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News Sept. 20, 2023

Survey highlights construction firms' workforce challenges

The Associated General Contractors of America said a recent workforce survey it conducted with Autodesk of more than 1,400 construction firms shows few candidates have the basic skills needed to work in high-paying construction careers, forcing contractors to find new ways to keep pace with demand.

“The biggest takeaway from this year’s Workforce Survey is how much the nation is failing to prepare future workers for high-paying careers in fields like construction,” said Ken Simonson, AGC’s chief economist. “It is time to rethink the way the nation educates and prepares workers.”

Eighty-five percent of construction firms surveyed report they have open positions, and 88% of those firms are struggling to fill some of those positions—especially among the craft workforce that performs most on-site construction work.

All types and sizes of construction firms are experiencing these challenges. Simonson said the labor shortage is so severe because most job candidates are not qualified to work in the industry. Sixty-eight percent of firms report applicants lack the skills needed to work in construction, and one-third of firms report candidates cannot pass a drug test.

Workforce shortages reportedly also are contributing to the effects of supply chain disruptions, such as delayed materials and higher prices. Sixty-five percent of firms report their projects have been delayed because of supply challenges and 61% have been delayed because of labor shortages. Half the survey respondents report owners canceled, postponed or scaled back projects because of increasing costs.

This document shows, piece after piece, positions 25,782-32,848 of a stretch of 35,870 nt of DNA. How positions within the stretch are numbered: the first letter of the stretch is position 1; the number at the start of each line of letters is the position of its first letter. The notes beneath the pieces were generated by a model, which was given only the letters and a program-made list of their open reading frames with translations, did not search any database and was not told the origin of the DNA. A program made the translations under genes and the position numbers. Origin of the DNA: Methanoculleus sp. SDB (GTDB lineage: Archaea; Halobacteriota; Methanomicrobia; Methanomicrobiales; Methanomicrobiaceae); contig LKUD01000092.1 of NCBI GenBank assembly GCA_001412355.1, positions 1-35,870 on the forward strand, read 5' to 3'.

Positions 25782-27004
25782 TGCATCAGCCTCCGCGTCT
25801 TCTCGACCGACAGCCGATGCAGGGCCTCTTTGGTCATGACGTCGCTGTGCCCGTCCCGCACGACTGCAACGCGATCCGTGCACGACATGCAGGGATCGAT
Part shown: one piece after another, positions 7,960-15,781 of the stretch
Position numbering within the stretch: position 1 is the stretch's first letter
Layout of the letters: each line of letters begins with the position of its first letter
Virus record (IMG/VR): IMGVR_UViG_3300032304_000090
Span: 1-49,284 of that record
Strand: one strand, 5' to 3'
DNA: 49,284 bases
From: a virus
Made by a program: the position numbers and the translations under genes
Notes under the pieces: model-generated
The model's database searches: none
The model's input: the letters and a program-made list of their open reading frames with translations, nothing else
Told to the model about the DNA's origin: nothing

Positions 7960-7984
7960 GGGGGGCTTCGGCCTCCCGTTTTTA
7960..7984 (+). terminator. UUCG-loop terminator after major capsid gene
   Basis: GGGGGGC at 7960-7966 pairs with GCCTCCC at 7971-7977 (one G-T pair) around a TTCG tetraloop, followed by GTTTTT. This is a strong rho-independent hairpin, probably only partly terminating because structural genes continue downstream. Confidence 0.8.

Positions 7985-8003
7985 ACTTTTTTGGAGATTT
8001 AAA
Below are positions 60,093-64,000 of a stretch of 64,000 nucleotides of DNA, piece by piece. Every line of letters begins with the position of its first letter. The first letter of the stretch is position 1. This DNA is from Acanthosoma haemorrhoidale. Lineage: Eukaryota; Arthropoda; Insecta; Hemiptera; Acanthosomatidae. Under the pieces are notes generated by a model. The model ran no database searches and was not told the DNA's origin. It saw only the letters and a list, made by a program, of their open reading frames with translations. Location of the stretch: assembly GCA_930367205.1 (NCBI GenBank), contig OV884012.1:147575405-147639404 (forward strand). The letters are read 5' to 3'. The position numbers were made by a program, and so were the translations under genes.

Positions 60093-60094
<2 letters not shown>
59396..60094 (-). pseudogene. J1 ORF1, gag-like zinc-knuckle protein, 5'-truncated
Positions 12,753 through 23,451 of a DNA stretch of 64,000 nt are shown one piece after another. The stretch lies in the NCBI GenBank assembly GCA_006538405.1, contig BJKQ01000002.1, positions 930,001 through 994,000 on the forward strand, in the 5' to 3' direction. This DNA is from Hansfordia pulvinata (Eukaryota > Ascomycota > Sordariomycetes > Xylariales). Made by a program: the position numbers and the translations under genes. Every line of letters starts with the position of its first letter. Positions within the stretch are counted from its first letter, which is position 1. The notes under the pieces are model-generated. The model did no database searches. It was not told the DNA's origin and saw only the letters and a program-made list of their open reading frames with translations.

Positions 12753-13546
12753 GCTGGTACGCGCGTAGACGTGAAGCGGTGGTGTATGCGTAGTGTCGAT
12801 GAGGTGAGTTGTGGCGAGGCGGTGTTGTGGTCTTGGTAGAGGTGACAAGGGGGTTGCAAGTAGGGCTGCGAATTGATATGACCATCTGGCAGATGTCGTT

To combat labor shortages, 81% percent of firms have raised base pay rates for their workers during the past year, 44% are providing incentives and bonuses and 26% have also improved their benefits packages. Additionally, 63% of survey respondents—compared with 39% in the 2022 survey—report they are using online strategies such as social media or digital advertising to recruit workers.

Contractors have ramped up training to address candidates’ lack of skills, with 41% of firms boosting spending on training and professional development programs, 25% enhancing their online and video training capabilities and 14% using augmented and virtual reality technology to better train workers.

Survey results show technology has become more crucial in combatting the labor shortage. Seventy-five percent of respondents say using cutting-edge technology helps them recruit talent, and 91% agree their employees must have digital technology skills.

Additionally, 44% of respondents say artificial intelligence and robotics will positively affect construction costs by automating manual, error-prone tasks. Forty-one percent say AI and robotics will improve the quality of construction jobs and make workers safer and more productive.


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